We Revisited A Slam Magazine from ASW 2002, When the Nets Were the Best Team in the World

Before Basketball Twitter’s loose agglomeration of smart alecks, there was Slam Magazine’s “Noyz” section. Penned anonymously by the editorial staff (the quips in this issue were likely written by Russ Bengston, then-Editor in Chief), “Noyz” was a series of one-liners buried in relatively small print at the bottom of pages. This edginess was an essential part of Slam’s appeal. The self-appointed “in-your-face basketball magazine” was written colloquially, and covered a wider array of subjects than its competitors Dime Magazine and the NBA’s official publication, HOOP.

When Slam went to Philadelphia for All-Star Weekend in 2002, they came back with more than just jokes about Chris Webber’s ugly shoes.

“Still, there are doubts as [New] Jersey heads toward the playoffs. For starters, they don’t have a clear-cut, number-one scoring option. [Kenyon] Martin says he wants to be that man, but right now there’s not a bona fide go-to guy. Some see that as a plus, as opponents won’t be able to shut down all five scoring threats. Fair enough, but name the last NBA champion that didn’t have one star scorer who could be counted on to hit a game-winner when it mattered most.

There’s also the question of style. The Nets love to run and gun, but in the playoffs, the [Pat] Rileys and the [Phil] Jacksons like to slow things down. Halfcourt games aren’t exactly the Nets’ specialty. Plus, there’s always that nagging feeling that, hey, this is the Nets, and something bad is bound to happen….”

Slam’s predictions came to pass: In the 2002 NBA Finals, the Nets were swept by a Phil Jackson-coached Lakers team. Despite valiant efforts by Jason Kidd, who’d finish the season runner-up in Most Valuable Player voting, the Nets lacked the depth to compete with the league’s most dominant 1-2 combination. Kidd, a perennial All-Star who spent seven years as a Net, would have to wait until his 17th NBA season to win a championship.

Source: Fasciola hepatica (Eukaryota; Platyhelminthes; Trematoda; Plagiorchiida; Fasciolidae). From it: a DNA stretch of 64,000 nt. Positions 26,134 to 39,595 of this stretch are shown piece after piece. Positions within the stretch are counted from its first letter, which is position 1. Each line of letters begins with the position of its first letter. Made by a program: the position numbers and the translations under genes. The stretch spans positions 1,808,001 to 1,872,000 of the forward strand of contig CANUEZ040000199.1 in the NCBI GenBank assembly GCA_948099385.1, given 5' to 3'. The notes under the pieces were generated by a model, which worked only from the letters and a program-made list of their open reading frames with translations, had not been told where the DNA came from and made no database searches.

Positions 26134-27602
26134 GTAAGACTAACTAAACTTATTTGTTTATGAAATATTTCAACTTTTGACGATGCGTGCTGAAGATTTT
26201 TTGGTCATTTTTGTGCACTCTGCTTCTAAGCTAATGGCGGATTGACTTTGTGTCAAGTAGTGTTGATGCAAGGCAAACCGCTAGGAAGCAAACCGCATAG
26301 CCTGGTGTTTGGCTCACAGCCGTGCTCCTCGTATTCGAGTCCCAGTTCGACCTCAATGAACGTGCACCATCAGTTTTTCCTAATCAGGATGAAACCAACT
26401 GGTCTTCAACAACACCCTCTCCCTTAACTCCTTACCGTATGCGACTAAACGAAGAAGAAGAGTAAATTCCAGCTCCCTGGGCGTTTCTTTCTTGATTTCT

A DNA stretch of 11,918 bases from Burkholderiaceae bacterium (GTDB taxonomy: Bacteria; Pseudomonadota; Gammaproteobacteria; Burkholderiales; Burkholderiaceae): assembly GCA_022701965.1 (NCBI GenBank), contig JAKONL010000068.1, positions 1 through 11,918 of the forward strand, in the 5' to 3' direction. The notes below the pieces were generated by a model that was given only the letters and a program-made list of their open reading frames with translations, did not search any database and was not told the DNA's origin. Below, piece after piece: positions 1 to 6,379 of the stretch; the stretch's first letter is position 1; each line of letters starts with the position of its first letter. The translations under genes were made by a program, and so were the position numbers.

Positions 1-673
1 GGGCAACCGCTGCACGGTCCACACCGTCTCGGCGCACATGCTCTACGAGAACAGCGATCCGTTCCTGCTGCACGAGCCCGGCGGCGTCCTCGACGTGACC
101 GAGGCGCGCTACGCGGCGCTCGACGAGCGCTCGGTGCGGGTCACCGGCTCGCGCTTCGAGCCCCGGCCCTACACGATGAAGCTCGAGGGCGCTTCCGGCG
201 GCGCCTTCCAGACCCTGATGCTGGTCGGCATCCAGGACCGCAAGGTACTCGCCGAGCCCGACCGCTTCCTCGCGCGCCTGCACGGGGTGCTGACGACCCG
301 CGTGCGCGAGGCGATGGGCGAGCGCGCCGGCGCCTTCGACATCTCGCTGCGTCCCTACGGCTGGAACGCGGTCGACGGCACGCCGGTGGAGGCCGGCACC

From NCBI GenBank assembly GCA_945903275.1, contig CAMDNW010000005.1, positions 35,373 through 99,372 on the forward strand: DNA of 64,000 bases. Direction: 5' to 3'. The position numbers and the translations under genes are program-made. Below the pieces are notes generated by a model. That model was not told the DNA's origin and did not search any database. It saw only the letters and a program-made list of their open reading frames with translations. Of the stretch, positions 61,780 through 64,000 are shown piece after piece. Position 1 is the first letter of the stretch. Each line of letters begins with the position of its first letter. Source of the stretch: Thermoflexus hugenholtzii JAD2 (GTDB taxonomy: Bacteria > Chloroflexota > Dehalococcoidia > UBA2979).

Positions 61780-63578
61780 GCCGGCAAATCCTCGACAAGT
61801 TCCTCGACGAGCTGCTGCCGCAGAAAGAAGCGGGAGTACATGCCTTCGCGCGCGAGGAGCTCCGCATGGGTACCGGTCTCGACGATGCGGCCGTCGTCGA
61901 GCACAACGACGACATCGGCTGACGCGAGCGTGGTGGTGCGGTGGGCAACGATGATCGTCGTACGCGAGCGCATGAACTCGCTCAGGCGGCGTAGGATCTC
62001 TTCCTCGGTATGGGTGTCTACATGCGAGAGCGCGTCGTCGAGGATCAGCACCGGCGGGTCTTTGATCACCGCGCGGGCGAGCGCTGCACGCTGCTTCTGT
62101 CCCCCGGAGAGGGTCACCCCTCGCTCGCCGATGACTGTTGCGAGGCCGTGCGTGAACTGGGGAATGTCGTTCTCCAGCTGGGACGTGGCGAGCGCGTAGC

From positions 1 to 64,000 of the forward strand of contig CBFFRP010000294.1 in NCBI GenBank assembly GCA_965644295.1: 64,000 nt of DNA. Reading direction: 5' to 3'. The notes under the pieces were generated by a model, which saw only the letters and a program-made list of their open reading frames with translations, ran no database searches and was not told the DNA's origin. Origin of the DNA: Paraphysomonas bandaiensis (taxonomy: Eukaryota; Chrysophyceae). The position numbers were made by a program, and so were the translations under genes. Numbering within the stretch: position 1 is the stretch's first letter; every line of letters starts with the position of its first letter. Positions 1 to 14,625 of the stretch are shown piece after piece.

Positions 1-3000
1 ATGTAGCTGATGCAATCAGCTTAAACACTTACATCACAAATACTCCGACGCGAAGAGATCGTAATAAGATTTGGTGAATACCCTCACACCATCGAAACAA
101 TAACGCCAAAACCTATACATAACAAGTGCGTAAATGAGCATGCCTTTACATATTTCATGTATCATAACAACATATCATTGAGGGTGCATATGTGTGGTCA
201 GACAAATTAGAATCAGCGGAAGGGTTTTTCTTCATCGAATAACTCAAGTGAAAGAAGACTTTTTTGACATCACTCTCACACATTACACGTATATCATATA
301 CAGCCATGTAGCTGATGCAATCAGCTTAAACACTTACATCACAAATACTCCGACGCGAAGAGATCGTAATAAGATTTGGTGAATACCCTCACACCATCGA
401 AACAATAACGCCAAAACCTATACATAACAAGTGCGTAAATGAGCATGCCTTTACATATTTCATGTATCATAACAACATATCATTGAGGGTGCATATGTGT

Though Martin was ultimately overwhelmed by Shaq (who averaged 36 points, 12 rebounds, and 4 assists in the Finals), the Nets’ young center had, to-date, displayed enough scoring and rebounding prowess that the future seemed bright in New Jersey. The following year, the Nets returned to the Finals, where they’d again fall victim to another dynasty–the Tim Duncan-led Spurs. These seasons would turn out to be the pinnacle of the Nets’ stay in New Jersey; head coach Byron Scott, who’d coached both Finals teams, was fired during the 2003-2004 season, and Martin was traded to the Denver Nuggets in the offseason.

It took over a decade, but the Nets would have their revenge on the Lakers. Scott has coached the Lakers to the two worst seasons in franchise history.

“For the record, even the players know the Dunk Contest is wack. Here’s Ray Allen: ‘Now they’re trying to get too gimmicky. I think having non-NBA players get into the Dunk Contest would be a good idea, because you gotta bring the excitement. A lot of the NBA players don’t have the enthusiasm anymore…”